Plaintiffs in a recent lawsuit have accused the state of Florida of refusing to pay Medicaid benefits to Veterans Affairs pensioners and their heirs. The case centers around an 84-year-old woman whom the state planned to remove from its ongoing care program. The woman, the widow of a military veteran, lives on a fixed annual income of around $20,000, but a letter to her brother from the Department of Children and Families suggested that she had too much money to qualify for Medicaid assistance.

In addition to the widow, the lawsuit against the state also demands reinstatement of Medicaid coverage and damages for other beneficiaries who may have been denied rightful benefits. The plaintiffs argue that there is a large, unrecorded number of VA beneficiaries who have been removed from Medicaid rolls. They claim that such actions directly violated a 1987 injunction meant to protect eligible individuals from being denied state aid.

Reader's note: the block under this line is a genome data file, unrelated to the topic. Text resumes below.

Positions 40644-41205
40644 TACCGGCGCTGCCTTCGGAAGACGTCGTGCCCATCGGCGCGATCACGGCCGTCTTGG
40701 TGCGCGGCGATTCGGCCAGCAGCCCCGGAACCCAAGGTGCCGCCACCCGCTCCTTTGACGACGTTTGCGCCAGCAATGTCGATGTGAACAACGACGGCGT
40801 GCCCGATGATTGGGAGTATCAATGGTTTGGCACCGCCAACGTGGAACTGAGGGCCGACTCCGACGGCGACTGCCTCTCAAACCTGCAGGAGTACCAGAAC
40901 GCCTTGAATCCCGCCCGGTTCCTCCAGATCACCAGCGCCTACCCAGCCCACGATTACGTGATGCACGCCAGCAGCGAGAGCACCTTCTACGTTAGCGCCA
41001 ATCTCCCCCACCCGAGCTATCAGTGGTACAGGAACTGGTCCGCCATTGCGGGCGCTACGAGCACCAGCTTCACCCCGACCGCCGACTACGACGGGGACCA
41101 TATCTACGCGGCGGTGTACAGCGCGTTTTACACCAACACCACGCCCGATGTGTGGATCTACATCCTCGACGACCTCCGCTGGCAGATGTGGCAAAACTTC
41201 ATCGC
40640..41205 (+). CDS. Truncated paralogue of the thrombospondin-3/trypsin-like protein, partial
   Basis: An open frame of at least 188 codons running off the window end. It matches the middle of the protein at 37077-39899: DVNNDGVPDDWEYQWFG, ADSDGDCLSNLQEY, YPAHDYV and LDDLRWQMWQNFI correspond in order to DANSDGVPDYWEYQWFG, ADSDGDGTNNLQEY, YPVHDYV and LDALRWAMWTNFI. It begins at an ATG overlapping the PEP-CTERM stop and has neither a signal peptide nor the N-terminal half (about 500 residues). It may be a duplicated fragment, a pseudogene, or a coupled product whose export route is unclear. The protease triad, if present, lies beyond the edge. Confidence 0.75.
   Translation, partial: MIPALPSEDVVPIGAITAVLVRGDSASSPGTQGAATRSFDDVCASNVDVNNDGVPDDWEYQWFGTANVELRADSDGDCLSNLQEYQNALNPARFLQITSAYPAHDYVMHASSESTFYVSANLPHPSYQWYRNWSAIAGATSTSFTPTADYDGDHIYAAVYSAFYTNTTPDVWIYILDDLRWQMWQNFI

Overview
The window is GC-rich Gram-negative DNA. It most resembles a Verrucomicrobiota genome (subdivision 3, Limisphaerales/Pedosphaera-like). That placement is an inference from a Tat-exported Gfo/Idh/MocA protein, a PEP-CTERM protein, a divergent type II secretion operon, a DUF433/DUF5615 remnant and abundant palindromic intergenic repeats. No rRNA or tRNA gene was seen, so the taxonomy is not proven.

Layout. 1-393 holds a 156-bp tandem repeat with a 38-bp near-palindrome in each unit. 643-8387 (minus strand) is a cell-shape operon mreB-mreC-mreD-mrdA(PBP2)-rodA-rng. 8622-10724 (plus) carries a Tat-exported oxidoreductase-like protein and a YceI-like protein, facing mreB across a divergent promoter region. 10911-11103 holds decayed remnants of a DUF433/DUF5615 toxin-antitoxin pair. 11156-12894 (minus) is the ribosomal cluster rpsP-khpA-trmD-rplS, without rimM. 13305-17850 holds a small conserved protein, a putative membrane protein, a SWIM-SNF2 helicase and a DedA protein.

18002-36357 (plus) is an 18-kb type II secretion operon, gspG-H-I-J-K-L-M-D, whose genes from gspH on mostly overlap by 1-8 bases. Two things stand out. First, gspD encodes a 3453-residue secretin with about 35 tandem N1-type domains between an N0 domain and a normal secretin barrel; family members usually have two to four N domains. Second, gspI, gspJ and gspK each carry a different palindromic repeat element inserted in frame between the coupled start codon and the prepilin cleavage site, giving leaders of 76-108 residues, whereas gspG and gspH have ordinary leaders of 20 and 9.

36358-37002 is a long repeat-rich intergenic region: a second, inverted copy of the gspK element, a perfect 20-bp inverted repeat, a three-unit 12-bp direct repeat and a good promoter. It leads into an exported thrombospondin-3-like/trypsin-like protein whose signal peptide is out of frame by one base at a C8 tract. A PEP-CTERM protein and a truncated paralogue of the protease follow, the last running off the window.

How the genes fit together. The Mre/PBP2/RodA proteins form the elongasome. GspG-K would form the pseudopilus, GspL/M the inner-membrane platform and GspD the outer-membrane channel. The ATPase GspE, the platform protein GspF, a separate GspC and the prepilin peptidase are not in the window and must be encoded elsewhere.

Prosecutors have resurrected the 1987 case, but the original primary litigants have since died, as has the case's judge. Additionally, the original suit was filed against the Department of Health and Rehabilitative Services, which is now defunct.

The case concluded with the judge ordering the department to cease from counting VA benefits for unreimbursed medical costs as income for the purposes of determining eligibility for state aid. Florida appealed the decision and lost, causing the injunction to become settled law, but prosecutors in the new case argue that the state has been acting in violation of the decision for at least the last ten years. The lawsuit claims that the state's failure to abide by the ruling has caused an ever-increasing amount of suffering from the suit's class members.

Source: Miami Herald, "Suit alleges state wrongly denied Medicaid benefits to VA pensioners," Adam. H. Beasley, Aug. 30, 2011